There are a number of stereotypes and misconceptions that drive the modern child-support system that have been covered extensively on DadsDivorce.com, but perhaps none are as confounding as the myth of the deadbeat dad.
The concept of the deadbeat dad originates from a CBS special report by Bill Moyers that ran in 1986 titled “The Vanishing Family: The Crisis in Black America.” In the report, Moyers interviewed a man named Timothy McSeed who boasted about having six children who he willingly didn’t support financially.
The story spread to news outlets across the country. The image of an arrogant father proud of not providing needed support to his children and their mother was reinforced and the outraged it sparked even led to stricter laws about collecting past child support debts.
While an alarming anecdote, the story of one irresponsible father shouldn’t be used to make gross generalizations and certainly shouldn’t justify passing legislation. In fact, much of the research concerning dads who fail to pay child support paints a much different picture.
Here are three facts about “deadbeat dads” that might surprise and possibly concern you.
A deadbeat parent is anyone who fails to pay child support.
The legal definition of a deadbeat parent is “parents of either gender who have freely chosen not to be supportive parents or who do not pay their child support obligations.” This does not include parents who miss child support payments because they can’t afford it.
According to a U.S. General Accounting Office Report, 66 percent of child support paid by non-custodial fathers is due to an inability to pay. Calling those fathers “deadbeats” is an unfair label.
“Deadbeat dads” are often only deadbeats because of self-defeating enforcement laws.
The child-support system does a great job of enforcing laws that punish parents for missed child support payments. That includes garnishing wages, intercepting income tax refunds and suspending driver’s licenses.
However, they fall short in offering solutions to the real problem and often drive a wedge deeper between fathers and their children.
If a divorced father finds himself down on his luck and unemployed and misses a child support payment, he can face up to a year in prison if he falls too far behind. That causes more harm to the children since research shows that children who grow up without fathers are at a distinct disadvantage.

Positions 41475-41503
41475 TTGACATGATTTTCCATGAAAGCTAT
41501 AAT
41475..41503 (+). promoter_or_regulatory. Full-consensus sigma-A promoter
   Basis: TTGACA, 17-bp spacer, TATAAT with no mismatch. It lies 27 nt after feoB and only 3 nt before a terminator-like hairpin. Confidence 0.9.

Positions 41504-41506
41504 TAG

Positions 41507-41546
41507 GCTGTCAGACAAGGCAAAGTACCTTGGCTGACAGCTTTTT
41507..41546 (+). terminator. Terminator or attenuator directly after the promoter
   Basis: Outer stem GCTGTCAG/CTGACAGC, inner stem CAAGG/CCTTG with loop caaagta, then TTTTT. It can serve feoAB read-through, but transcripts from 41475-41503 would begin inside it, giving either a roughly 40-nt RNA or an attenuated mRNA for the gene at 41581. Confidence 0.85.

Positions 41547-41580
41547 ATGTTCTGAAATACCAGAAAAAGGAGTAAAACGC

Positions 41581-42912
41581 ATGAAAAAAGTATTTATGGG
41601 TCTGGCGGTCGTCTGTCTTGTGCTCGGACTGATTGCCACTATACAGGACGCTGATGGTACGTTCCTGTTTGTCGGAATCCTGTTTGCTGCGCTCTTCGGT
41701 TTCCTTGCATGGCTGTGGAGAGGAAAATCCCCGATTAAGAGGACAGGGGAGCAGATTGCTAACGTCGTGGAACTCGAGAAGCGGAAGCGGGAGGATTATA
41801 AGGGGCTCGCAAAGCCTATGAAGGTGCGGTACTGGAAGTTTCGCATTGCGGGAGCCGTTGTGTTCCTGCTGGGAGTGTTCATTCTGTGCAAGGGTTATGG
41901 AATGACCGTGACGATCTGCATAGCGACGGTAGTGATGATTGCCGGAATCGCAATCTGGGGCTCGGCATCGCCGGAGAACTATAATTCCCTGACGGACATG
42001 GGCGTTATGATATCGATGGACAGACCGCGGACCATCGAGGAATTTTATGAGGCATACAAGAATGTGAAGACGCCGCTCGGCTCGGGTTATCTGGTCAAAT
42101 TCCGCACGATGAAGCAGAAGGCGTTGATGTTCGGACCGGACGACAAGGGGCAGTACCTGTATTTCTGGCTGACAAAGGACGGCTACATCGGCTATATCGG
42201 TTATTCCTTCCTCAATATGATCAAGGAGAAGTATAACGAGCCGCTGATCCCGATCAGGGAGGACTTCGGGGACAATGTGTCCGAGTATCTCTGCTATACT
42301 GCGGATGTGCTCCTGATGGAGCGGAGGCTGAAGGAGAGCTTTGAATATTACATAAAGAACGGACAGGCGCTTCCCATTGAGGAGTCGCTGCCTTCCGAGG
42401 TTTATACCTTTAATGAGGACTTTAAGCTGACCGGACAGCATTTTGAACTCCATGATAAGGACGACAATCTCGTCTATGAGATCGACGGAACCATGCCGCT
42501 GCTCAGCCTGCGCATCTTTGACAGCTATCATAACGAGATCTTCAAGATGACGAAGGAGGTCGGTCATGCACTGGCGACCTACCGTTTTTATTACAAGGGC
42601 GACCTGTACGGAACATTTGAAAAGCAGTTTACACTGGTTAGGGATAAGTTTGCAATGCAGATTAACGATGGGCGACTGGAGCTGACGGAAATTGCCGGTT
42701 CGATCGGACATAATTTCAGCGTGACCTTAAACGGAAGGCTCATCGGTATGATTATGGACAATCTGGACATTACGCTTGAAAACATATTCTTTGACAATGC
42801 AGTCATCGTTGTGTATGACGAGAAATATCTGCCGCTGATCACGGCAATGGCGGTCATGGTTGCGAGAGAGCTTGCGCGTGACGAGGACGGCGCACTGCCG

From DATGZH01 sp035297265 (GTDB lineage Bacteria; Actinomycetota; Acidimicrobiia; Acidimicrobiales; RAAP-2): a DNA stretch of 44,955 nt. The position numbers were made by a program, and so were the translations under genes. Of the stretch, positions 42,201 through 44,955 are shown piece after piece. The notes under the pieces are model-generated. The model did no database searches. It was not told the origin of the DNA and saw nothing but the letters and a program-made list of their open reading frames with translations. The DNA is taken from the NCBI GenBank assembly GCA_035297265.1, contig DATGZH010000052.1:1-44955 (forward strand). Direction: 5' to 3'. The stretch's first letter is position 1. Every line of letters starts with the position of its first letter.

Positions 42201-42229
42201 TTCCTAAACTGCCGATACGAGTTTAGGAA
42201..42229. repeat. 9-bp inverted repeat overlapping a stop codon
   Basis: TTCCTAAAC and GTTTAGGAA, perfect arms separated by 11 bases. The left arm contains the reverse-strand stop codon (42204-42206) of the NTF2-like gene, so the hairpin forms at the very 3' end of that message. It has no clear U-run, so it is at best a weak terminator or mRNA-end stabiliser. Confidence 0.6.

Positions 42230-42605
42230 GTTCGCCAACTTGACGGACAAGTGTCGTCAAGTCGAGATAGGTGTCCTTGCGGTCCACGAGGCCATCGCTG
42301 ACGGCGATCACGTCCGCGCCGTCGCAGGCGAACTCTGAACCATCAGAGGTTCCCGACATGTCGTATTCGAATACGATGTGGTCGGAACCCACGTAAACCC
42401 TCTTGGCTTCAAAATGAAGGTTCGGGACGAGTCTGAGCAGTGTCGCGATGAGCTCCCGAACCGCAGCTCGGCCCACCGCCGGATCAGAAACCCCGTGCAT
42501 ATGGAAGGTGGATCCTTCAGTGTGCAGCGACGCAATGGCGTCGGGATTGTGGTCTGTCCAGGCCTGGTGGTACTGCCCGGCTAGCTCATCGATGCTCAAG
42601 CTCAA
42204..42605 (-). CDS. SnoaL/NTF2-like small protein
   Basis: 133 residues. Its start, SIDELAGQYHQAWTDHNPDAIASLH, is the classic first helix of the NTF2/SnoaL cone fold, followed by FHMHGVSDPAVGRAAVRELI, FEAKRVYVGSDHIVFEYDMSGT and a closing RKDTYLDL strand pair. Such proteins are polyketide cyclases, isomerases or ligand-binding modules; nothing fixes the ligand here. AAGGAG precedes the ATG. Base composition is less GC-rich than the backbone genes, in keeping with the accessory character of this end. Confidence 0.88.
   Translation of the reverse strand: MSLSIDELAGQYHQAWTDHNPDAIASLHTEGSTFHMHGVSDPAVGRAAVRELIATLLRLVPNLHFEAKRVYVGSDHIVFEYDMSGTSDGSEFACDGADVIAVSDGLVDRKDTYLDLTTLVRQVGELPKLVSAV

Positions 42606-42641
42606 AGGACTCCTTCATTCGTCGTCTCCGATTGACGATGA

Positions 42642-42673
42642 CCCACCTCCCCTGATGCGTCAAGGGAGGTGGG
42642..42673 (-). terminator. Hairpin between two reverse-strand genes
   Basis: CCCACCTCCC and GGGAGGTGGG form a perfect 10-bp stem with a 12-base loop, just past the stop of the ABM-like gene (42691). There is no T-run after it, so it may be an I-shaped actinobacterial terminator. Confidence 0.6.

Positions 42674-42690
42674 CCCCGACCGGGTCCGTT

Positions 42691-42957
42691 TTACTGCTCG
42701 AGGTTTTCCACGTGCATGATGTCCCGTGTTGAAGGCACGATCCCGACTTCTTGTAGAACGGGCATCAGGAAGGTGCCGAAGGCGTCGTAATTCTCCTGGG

While in prison, for being too poor to pay child support, arrearages continue to increase while he has no source of income. Once he is released, the child support burden is even heavier and he faces even bleaker employment prospects. This cycle can be vicious and unending.
Many fathers (and possibly most) who miss child support payments still care about their children.
Timothy McSeed left a lasting image of a father who could care less about his children. But much of the research on fathers who fail to meet child support payments shows that many of them still care deeply about their children, but face barriers when trying to get involved in their lives.
Harvard sociologists Kathryn Edin and Timothy J. Nelson published the book “Doing the Best I Can: Fatherhood in the Inner City” that dispelled many of these myths. By following and interviewing 110 mostly unmarried fathers in New Jersey and Philadelphia, they discovered many “deadbeat dads” try to compensate for their lack of financial support by forming deeper emotional ties to their children.
Wrenetha Julion, PhD, MPH, RN, FAAN, and professor of nursing at Rush University in Chicago conducted a study for her doctoral dissertation that explored the views of African American non-resident fathers about parental involvement.
For the study, she conducted seven focus groups with 69 African-American non-resident fathers. The results of the study debunked the idea that these fathers are uninterested and uncommitted to their children, but that there was a critical need for fatherhood involvement programs to help them remain engaged in their children’s lives.